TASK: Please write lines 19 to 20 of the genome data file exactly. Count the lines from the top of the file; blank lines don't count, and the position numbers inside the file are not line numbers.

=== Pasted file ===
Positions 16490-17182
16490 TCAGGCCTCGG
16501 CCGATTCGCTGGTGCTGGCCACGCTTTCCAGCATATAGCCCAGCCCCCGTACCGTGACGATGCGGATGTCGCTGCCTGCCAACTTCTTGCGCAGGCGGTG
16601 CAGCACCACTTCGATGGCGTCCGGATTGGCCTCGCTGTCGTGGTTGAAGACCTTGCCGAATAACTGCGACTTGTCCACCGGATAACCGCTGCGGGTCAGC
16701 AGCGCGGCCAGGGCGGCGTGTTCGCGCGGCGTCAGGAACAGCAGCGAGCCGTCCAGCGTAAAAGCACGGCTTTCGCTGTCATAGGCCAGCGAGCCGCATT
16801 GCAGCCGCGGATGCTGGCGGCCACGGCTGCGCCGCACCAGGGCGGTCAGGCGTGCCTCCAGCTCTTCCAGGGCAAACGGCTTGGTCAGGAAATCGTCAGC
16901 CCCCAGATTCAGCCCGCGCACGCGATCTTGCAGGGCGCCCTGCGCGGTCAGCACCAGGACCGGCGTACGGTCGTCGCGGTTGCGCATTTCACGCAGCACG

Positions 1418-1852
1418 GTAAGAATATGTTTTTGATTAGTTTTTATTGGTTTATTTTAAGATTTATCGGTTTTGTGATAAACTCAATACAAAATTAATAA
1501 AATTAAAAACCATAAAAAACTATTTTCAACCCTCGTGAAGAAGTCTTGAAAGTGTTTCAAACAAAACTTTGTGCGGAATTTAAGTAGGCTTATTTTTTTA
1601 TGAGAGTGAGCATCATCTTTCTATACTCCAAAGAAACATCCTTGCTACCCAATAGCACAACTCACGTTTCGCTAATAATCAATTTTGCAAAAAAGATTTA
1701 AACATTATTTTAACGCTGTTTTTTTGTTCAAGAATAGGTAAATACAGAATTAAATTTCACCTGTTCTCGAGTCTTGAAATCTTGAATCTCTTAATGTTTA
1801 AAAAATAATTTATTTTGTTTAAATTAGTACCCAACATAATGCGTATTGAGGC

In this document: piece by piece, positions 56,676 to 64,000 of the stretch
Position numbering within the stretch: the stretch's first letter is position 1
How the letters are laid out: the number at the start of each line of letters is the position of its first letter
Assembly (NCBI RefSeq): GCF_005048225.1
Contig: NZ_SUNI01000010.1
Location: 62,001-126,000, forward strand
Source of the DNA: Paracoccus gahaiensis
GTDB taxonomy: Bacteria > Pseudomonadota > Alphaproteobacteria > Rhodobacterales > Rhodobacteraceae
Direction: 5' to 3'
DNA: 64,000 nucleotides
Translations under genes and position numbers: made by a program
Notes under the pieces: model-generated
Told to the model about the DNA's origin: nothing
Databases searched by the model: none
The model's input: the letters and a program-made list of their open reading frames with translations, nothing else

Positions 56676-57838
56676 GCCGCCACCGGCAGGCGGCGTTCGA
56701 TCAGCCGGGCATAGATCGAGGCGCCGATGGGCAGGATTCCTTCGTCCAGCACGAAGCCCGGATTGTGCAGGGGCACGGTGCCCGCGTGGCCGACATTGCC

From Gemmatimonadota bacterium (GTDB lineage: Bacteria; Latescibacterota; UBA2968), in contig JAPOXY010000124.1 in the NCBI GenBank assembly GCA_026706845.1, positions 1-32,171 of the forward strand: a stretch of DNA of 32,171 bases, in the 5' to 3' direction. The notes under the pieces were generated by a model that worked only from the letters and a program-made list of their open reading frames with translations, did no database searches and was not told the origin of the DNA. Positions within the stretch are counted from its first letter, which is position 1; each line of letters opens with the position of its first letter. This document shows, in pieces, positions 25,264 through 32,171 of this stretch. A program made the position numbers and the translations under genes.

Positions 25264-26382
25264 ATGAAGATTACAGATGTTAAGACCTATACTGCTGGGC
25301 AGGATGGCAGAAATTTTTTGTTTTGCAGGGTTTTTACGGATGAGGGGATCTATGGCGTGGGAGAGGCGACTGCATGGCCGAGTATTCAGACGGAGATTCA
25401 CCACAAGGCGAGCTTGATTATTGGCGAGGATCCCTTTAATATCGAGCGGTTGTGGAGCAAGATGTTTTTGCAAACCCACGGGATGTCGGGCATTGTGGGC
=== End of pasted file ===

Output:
Location: 62,001-126,000, forward strand
Source of the DNA: Paracoccus gahaiensis